Watershed District levy not implemented due to legal concerns
Published 3:36 pm Monday, January 30, 2017
The Shell Rock River Watershed District’s scaled-back property tax levy approved in December has not been implemented due to legal concerns by Freeborn County officials.
Freeborn County Auditor-Treasurer Pat Martinson did not confirm the district’s $142,000 project tax levy and $50,000 survey data acquisition fund levy meant for water monitoring efforts.
Freeborn County Attorney David Walker said the request was not in the district’s budget.
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“Pat Martinson was congratulated by the Minnesota Department of Revenue on her approach here,” Walker said. “They said Freeborn County is very fortunate to have an auditor who takes this position, because she was correct. She relied on outside counsel, and she relied on her own interpretation of the statute.”
Walker said Martinson was informed by independent counsel, lawyer John Kolb of St. Cloud-based law firm Rinke Noonan, that there was no statutory authorization for the district’s request by drainage law.
Watershed District Administrator Brett Behnke disagreed with some of the Freeborn County officials’ assertions.
“I appreciate his opinion, however, I think if he would have been part of the process from the beginning, that we could have made this probably a smoother transition to completing the levying process,” he said.
Behnke said Freeborn County officials took a traditional view of the statute, and he views the issue as being important to all watershed districts. He supports a more defined route to the statute to avoid having levy issues at the local level.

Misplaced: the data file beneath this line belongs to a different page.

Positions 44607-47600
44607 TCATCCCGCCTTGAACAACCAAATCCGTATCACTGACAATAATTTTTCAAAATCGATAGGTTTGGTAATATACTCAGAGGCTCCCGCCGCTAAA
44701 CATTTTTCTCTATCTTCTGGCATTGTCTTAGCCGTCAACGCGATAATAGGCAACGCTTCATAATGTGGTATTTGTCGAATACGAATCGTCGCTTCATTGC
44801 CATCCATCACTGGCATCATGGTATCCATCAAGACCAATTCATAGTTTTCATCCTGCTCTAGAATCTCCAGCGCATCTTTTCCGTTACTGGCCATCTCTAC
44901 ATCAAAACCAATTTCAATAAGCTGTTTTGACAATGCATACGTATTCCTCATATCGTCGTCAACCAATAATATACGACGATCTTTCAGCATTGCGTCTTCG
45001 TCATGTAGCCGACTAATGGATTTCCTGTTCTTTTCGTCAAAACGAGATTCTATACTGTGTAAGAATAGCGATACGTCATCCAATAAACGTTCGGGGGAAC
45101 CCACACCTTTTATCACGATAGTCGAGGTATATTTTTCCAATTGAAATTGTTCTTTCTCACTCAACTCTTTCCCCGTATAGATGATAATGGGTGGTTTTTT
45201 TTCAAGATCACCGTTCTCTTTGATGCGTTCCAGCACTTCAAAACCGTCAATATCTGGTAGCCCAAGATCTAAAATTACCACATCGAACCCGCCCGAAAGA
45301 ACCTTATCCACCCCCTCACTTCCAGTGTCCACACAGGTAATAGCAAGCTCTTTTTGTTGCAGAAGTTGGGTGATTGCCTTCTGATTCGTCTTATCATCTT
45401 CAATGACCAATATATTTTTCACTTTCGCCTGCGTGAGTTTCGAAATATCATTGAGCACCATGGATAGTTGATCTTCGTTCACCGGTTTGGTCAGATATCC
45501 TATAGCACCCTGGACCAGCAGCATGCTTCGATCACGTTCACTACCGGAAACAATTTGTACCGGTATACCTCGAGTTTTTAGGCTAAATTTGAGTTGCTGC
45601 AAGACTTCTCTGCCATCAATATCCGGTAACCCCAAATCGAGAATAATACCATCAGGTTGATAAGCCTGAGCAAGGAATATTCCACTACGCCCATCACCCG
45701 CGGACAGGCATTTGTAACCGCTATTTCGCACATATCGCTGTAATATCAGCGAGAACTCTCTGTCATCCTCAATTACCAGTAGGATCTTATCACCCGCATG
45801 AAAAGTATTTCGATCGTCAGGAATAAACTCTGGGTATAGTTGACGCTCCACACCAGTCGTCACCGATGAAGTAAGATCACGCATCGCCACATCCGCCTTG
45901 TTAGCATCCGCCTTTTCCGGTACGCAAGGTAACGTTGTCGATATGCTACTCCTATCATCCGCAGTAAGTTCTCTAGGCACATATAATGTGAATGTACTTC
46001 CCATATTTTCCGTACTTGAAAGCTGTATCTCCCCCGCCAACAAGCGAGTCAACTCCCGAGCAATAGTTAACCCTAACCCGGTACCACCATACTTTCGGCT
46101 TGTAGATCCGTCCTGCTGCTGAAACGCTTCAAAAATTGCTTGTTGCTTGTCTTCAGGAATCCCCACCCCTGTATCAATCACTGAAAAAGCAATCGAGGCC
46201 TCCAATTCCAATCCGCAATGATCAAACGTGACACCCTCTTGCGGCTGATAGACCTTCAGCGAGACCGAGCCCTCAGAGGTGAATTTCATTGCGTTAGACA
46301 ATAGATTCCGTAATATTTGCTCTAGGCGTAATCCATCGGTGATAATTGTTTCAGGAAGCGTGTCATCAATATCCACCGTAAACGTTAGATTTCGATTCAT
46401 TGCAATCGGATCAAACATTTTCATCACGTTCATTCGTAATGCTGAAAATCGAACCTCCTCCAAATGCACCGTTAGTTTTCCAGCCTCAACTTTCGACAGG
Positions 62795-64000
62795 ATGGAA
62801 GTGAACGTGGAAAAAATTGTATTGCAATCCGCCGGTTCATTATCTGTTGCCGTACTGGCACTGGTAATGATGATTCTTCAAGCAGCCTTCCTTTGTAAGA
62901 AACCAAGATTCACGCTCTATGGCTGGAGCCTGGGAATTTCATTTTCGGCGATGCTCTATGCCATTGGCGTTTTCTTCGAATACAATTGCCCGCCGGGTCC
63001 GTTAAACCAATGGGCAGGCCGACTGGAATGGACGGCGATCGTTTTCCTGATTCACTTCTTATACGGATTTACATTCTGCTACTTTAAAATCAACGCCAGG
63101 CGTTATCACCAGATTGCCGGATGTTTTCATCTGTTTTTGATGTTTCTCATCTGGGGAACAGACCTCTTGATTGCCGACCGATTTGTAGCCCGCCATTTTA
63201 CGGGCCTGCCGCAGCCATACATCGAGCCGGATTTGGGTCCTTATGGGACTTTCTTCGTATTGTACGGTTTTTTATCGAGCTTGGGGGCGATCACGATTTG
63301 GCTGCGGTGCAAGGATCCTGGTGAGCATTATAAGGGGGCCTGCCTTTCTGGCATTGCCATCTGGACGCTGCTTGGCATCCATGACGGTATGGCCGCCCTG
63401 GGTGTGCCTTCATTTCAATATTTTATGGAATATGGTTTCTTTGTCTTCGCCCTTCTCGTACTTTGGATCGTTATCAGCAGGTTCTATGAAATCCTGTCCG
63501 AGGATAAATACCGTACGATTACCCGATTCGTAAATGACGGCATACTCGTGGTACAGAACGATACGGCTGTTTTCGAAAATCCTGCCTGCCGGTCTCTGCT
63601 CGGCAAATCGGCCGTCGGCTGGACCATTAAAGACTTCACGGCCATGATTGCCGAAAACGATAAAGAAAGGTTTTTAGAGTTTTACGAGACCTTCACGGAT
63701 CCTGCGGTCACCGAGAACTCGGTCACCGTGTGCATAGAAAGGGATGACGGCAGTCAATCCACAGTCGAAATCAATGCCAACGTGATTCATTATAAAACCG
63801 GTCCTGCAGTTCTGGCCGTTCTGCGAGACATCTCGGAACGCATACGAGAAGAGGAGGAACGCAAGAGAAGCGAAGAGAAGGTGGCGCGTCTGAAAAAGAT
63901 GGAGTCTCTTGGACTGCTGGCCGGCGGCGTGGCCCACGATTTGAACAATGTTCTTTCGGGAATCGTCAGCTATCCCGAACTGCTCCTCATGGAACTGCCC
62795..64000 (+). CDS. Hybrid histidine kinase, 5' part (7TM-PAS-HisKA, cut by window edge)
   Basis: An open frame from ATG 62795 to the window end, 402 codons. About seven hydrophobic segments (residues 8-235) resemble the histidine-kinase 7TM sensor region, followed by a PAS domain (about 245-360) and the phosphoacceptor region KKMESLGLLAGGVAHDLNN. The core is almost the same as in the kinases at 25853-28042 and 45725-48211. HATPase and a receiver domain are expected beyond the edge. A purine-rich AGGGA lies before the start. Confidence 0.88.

Walker said district officials did not use the right method or means to justify their request.
“What happened in this instance was not a reflection of any opposition to the Watershed District or what they are attempting to do, except to the extent that what they attempted to do in this instance doesn’t follow the statute,” Walker said.
In requesting the levy, watershed officials cited a state statute that governs watershed districts. It allows districts to implement a construction or implementation fund for several watershed district funding measures and projects.
Following the district’s initial $1 million levy request in September, Martinson hired Kolb, who requested the district obtain a legal opinion that the district has authority under the statute to issue the levy, according to a Watershed District press release.
District leaders obtained an opinion Nov. 21 from Minneapolis-based law firm Briggs and Morgan that though “there is a long-held traditional view that watersheds do not have independent levy authority in these circumstances, there is no available legal interpretation on this issue.”
“I was surprised, given the lack of clear authority on this issue, that county officials chose the most restrictive interpretation every step of the way,” said the district’s attorney, Matt Benda. “The district has been proactive in pursuing funding alternatives, and its success has been driven by this approach.”